Discussion in 'Song and Band Battles' started by Hurdy Gurdy Man, Mar 11, 2017.
Did he? I thought he got invalided out with a bad back before he could be sent?
Actually looks like you are correct.
But he was notable for his support.
Right. I knew Jimi served in the military so the National Anthem actually meant something to him. I was talking about the crowd being hippies who for the most part opposed the war (and the crowd represented an entire generation of hippie kids who likely also opposed the war -- and probably for no other reason than it was fashionable to do so). I think the organizers may have also been anti-establishment, but ironically the freedom they had to put on an event such as that came at the expense of those who gave their lives fighting for that freedom. Sometimes "War Isn't The Answer" isn't the answer. But, yeah, the anthem meant something to Jimi. Maybe that was Jimi's way of protesting against the protesters. So for all those reasons intertwined and intermingled together, Hendrix playing the National Anthem is the high point of Woodstock to me. It was an iconic moment then, and it should still mean something today, 48 years later.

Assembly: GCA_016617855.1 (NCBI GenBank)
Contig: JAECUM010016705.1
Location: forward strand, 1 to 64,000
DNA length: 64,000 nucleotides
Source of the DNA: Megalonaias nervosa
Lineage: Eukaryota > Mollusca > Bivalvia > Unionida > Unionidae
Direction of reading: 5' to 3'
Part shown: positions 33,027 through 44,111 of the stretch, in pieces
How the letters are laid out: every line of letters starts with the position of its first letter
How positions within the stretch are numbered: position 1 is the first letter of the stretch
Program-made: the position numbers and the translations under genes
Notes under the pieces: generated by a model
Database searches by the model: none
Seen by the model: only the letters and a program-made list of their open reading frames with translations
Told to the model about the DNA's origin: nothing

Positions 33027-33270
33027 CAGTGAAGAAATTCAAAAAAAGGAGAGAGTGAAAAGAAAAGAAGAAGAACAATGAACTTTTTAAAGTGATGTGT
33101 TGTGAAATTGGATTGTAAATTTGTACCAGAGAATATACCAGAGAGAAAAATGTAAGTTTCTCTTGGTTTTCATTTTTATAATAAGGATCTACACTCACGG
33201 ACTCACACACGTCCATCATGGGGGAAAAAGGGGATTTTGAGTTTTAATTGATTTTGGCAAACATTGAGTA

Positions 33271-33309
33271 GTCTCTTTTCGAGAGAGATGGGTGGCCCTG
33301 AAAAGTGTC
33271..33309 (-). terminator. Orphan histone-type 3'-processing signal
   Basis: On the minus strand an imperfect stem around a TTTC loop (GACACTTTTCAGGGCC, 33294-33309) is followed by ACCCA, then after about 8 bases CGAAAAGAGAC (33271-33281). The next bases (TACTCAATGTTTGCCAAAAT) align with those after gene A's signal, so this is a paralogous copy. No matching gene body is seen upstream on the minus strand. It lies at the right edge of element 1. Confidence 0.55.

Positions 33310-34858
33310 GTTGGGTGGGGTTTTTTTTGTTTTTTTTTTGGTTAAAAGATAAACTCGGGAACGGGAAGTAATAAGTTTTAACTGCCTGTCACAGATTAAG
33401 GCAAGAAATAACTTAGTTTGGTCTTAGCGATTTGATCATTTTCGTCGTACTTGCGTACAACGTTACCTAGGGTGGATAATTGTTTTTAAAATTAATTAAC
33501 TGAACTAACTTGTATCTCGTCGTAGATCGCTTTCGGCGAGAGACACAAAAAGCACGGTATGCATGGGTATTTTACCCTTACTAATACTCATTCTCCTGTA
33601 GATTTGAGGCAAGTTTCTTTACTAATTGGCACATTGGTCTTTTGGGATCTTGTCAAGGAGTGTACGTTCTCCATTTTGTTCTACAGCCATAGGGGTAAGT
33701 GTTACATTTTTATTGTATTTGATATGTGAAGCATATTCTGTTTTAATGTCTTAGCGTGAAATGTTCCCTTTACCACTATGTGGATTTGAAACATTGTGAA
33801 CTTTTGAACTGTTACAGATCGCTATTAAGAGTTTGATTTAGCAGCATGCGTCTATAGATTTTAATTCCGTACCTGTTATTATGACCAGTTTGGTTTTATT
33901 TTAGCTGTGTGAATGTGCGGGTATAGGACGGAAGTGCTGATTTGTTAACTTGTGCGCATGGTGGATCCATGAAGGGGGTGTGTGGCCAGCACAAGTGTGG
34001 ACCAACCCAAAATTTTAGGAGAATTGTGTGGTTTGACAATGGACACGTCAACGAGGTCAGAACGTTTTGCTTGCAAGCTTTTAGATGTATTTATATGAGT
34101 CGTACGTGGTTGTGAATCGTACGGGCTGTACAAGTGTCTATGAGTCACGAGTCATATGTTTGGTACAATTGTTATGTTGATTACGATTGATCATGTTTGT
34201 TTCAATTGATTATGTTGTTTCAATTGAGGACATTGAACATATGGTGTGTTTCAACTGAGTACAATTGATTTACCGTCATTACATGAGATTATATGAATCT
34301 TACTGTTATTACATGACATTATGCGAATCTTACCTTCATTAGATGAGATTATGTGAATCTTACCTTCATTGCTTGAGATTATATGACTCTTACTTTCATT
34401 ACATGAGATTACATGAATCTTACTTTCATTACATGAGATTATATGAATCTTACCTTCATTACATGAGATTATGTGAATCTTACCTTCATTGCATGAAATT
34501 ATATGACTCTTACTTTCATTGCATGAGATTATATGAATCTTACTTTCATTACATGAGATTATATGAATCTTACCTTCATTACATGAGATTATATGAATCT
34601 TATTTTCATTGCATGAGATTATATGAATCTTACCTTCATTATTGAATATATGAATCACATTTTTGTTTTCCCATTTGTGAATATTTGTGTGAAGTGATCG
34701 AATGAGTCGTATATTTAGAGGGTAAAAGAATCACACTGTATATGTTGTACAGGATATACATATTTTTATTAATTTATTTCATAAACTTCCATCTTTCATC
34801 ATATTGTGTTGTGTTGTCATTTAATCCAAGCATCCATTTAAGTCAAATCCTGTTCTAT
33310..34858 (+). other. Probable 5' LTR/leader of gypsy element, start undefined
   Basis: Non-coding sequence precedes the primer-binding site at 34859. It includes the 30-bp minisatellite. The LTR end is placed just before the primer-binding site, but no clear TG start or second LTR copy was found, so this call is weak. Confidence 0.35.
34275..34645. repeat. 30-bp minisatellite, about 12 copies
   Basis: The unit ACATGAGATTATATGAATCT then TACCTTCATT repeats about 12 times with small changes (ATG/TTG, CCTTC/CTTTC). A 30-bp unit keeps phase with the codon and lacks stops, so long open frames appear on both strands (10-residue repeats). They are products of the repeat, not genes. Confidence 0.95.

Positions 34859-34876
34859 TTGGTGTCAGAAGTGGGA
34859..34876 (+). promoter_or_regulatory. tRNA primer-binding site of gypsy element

I don't think Jimi was pro-Nam. Anyone can be a nationalist, love his country and be pro-peace. Many artists and hippies were true Americans, but anti-Nam. I don't really see the ambiguity of this
In If 6 was 9, Jimi sings he doesn't care if all the hippies cut off all of their hair but also sings I'll fly my freak high. Those lyrics say it all on the Woodstock generation.
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